Agustin Olivera, who emigrated from Mexico to America two years ago, said he felt lost and isolated without the ability to ask directions or even respond to people who tried talking to him.

Then heard about the ABE program. Living in Freehold, he drove to Brookdale’s Higher Education Center in Long Branch after work in order to take ESL classes at night. Less than 24 months later, Olivera was able to express his gratitude for the program in near-perfect English.

“I want to give a big thank you to the college for giving us the opportunity for the free education,” he said. “And especially my teacher, Susan George. It is because of her that I am able to stand here today.”


ABE program graduate and current Brookdale student Pasang Schrek hugs Lee Snowiss, her former GED teacher.

Now living in Howell, GED student Lloyd Gomes moved to America from the small South American country of Guyana when he was 17 years old. His former country, he said, had high crime rates but a low level of education. When he moved, he could neither read nor write.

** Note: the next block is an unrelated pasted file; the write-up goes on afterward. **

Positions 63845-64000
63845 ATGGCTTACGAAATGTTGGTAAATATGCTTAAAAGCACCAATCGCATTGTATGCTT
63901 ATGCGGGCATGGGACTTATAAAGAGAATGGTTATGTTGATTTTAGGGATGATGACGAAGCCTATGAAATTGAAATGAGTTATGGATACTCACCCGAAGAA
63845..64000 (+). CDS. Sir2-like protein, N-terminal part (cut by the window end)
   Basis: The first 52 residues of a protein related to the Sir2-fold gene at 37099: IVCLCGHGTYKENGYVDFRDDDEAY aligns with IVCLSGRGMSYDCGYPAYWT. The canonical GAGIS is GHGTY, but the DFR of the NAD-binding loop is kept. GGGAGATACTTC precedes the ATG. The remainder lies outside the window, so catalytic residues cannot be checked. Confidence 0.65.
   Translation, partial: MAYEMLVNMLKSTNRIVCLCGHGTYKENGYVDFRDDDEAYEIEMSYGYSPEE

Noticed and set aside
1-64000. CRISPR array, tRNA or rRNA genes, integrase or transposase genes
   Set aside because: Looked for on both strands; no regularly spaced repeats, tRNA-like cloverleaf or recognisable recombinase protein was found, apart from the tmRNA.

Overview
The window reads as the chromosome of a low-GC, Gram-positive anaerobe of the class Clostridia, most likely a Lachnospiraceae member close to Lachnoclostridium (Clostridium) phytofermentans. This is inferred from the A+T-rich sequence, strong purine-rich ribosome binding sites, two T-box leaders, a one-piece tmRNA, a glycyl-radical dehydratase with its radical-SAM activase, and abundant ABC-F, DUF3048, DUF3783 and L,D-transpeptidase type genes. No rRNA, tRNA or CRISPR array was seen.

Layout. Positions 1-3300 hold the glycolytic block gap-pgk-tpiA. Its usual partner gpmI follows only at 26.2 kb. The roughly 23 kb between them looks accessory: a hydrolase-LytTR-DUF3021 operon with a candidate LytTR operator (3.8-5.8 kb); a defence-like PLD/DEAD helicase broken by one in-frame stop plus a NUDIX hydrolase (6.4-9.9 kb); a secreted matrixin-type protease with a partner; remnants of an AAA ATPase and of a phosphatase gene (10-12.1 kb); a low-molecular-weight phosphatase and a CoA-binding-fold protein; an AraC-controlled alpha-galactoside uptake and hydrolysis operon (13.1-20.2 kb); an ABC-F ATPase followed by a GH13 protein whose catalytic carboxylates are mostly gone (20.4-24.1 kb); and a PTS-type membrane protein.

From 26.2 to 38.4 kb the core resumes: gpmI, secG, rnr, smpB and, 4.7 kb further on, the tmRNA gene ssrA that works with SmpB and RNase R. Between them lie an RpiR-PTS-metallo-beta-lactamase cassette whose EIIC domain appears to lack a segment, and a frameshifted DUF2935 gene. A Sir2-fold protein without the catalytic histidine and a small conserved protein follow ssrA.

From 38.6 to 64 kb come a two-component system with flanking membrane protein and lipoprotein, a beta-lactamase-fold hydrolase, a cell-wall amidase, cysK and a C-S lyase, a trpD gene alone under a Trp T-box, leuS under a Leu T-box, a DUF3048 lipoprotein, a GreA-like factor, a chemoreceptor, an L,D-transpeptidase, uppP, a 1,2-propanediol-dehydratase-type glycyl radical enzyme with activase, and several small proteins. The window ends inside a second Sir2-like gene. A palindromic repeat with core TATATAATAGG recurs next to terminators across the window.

“I knew I had a long and difficult road ahead of me,” Gomes said.

Scared and intimidated, he enrolled in the ABE program and walked into Lee Snowess’ GED class on Brookdale’s Freehold campus. He felt welcome immediately, he said.

“Mrs. Snowess breaks things down and makes things so simple for us, it is amazing. To this day, I swear, she has magic powers when it comes to math,” he said. “I have never seen someone who loves her job so much and get so much joy from watching her students succeed.”

“This program isn’t just for people who want their high school diploma,” he added. “It’s a second chance for people who really need one – a new beginning for people who have finally found a place where they can thrive and flourish.”

More than a few students have gone on to even greater success after graduating from the ABE program. Former student Pasang Schrek is currently pursuing a nursing degree at Brookdale and was recently awarded a scholarship by the New Association for Lifelong Learning (NJALL).

Now living in Matawan, Schrek moved to America from Nepal only three years ago.